The road to this manner of self delusion starts with a little cute doll.





Oyunga Pala is a Kenyan writer, curator and editor. This blog examines the texture of everyday Kenyan and African life and the challenges of modernity and disillusion. The writings commonly feature the struggle of the Kenyan male to maintain integrity in contemporary society.


  1. Love the way you give it to us….sweet but sour and that’s reality.Nice !

  2. While Barbie is playing house with Mr. Potato head, she forgets that Mrs. Potato head is building her social capital and hers declining. The most interesting happening lately is that previously Barbie had her pick of Mr. Potato head and Ken thus she was spoilt for choice. Some Mrs. Potato heads are getting their own back by taking Ken up as boy toys. The drama puts a Mexican soap to shame

  3. Kim Bond

    As far as dolls go they are all bad, girl dolls are unrealistically thin (makeup is a whatever as far as I’m concerned) boy dolls unrealistically buff slowly maybe too slowly we’re realizing that boys are being affected as well. WE do need to do better for our kids then what we’re doing. Most men don’t want sickly thin women but most women don’t want men whose muscles come from a needle or bottle and dolls of all sorts need to reflect a healthy norm.

  4. Jed Cortez

    When I was a little girl, I played with my Barbie in her playhouse, sending her and Ken on dates that always ended with a goodnight kiss. I had fond times with my Barbie, and I admired her perfect blonde locks and slim figure. Barbie represented beauty, perfection and the ideal for young girls around the world. At least, as a seven-year-old, that is what she was to me.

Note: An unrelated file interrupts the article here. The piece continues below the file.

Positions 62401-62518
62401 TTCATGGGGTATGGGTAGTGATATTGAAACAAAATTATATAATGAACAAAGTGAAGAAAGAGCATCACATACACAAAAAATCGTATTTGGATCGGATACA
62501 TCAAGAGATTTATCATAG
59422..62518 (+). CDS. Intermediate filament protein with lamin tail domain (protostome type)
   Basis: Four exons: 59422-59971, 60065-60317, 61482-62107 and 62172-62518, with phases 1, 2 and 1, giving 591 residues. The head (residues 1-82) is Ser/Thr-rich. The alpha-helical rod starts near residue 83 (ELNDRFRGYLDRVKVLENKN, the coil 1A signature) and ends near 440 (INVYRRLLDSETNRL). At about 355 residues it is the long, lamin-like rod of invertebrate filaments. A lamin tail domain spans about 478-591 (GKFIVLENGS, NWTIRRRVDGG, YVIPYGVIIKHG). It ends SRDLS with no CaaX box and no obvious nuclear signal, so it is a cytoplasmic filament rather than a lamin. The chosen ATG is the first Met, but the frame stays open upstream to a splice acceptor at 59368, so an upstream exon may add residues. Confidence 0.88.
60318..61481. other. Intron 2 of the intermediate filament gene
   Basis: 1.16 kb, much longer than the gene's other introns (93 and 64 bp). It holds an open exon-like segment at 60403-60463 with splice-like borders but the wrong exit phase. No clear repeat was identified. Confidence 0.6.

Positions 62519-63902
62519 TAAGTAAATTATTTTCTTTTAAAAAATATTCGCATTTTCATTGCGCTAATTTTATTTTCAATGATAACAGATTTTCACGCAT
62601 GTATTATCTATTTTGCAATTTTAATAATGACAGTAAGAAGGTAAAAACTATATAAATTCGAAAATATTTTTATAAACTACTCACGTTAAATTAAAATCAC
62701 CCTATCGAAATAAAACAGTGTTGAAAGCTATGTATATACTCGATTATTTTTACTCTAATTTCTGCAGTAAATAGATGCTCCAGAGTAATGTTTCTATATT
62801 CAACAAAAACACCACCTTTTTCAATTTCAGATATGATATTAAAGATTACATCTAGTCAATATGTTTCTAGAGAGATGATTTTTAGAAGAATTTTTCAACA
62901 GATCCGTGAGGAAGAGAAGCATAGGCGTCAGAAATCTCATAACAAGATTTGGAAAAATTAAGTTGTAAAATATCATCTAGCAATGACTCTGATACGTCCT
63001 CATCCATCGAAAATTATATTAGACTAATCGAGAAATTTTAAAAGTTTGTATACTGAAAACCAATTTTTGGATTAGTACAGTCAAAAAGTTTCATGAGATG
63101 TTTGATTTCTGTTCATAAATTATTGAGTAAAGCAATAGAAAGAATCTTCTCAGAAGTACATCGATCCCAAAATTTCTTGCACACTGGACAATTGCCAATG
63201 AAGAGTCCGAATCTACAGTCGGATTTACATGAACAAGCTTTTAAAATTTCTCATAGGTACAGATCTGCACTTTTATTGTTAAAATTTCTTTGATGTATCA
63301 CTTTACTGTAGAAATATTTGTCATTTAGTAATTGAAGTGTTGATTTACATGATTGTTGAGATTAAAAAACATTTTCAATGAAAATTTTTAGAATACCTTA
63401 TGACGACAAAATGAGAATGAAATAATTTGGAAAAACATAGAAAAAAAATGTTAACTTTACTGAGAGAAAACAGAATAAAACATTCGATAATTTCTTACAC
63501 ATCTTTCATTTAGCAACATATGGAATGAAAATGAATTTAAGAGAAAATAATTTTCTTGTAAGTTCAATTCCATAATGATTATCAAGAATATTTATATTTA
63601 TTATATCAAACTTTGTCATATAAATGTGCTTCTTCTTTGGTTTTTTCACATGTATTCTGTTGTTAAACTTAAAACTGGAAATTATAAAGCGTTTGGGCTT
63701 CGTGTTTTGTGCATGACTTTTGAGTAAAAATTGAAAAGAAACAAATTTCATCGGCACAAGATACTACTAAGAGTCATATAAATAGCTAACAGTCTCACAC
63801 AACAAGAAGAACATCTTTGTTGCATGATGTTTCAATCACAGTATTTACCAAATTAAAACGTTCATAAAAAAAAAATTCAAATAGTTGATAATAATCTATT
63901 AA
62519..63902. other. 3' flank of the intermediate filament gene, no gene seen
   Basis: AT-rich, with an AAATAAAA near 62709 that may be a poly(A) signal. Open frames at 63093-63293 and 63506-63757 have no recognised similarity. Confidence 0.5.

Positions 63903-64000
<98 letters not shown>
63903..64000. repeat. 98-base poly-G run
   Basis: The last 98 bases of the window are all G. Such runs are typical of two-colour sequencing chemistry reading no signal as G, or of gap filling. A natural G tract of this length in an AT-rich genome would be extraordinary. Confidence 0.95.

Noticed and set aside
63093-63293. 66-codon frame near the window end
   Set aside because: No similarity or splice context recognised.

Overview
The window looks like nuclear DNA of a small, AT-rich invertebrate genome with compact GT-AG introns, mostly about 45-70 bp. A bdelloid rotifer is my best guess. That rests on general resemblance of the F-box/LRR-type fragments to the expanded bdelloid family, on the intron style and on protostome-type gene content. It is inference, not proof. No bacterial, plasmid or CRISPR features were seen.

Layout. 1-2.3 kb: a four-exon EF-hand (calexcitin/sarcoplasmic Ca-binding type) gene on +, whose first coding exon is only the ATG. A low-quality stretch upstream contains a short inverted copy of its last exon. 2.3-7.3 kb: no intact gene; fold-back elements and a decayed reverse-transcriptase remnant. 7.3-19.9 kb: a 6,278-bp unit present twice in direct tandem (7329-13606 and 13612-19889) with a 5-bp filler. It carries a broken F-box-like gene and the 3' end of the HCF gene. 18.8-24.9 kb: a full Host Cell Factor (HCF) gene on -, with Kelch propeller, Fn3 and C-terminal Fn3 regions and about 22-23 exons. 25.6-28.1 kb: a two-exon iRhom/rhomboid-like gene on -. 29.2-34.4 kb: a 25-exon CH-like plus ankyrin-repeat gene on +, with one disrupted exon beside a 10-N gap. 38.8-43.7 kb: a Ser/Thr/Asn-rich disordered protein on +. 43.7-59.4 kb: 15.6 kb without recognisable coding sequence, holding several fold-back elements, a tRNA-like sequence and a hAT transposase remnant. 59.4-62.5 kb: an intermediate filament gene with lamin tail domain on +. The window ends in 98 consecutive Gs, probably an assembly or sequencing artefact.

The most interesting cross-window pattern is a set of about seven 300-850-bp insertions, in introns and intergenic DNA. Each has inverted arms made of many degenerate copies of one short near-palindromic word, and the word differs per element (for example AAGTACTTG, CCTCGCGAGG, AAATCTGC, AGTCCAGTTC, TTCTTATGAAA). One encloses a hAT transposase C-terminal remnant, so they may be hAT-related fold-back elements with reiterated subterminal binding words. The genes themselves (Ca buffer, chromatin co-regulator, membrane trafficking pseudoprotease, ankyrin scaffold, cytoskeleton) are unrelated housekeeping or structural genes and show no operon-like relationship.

5. that is why Dr. James Dobson is a huge crusader against parents buying their children barbie dolls. if barbie were a real person, she would be walking on all fours.

  6. I applaud your candor and honesty.

    I work with a client that has a black/multi-cultural doll line. It has been successfully launched in America. We introduced it to the African Continent, via South Africa, in February. In following the footprint of color globally, we will be in Brazil and the Caribbean later this year.

    In addition to the physical doll, we are promoting the concept of “Pride and Self Esteem” globally. I would love to meet you and connect you with our vision.

  7. Kimberly Harper

    This is a white woman painted black. Where are her braids or bush afro? Black people are not raising their daughters to expect men to take care of them. Well not here in America. I know without doubt that the only person taking care of me is me. The point here is how black women should kill themselves to look like the blond hair, blue eyed prize at any cost. Ugly doll!

  8. She is absolutely gorgeous.